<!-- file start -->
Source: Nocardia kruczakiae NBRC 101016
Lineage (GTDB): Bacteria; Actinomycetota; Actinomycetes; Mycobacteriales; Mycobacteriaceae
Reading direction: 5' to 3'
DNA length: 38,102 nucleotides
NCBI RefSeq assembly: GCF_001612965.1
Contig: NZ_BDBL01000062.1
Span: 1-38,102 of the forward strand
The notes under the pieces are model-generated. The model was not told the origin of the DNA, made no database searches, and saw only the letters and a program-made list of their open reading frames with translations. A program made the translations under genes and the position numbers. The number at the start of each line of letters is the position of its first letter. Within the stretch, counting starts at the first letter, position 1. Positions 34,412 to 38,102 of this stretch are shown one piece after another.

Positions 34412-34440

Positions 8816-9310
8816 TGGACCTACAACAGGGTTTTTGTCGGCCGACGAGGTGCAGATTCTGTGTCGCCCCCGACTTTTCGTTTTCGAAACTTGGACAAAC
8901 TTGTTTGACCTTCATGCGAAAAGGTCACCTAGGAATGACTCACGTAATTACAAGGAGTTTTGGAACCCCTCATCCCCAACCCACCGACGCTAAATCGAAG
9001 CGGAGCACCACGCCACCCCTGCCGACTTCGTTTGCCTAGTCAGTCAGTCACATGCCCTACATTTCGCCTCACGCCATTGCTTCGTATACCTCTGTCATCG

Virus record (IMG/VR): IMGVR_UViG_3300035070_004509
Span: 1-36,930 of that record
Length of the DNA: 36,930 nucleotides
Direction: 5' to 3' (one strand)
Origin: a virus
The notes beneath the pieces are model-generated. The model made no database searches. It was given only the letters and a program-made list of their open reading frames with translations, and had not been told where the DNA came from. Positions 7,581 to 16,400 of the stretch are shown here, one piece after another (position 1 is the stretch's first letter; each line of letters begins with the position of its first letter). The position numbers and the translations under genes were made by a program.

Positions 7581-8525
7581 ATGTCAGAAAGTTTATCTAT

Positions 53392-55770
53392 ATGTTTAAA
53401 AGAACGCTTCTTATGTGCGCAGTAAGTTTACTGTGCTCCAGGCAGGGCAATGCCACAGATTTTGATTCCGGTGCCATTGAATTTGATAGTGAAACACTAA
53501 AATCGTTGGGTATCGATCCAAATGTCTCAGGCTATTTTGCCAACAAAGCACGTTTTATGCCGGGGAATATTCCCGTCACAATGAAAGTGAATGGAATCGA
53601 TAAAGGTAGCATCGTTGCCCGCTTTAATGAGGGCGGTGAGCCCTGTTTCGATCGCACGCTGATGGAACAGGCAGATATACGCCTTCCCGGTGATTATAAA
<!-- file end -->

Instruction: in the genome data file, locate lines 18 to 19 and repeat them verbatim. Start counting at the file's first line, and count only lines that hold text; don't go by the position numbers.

Origin: a virus
The notes beneath the pieces are model-generated. The model made no database searches. It was given only the letters and a program-made list of their open reading frames with translations, and had not been told where the DNA came from. Positions 7,581 to 16,400 of the stretch are shown here, one piece after another (position 1 is the stretch's first letter; each line of letters begins with the position of its first letter). The position numbers and the translations under genes were made by a program.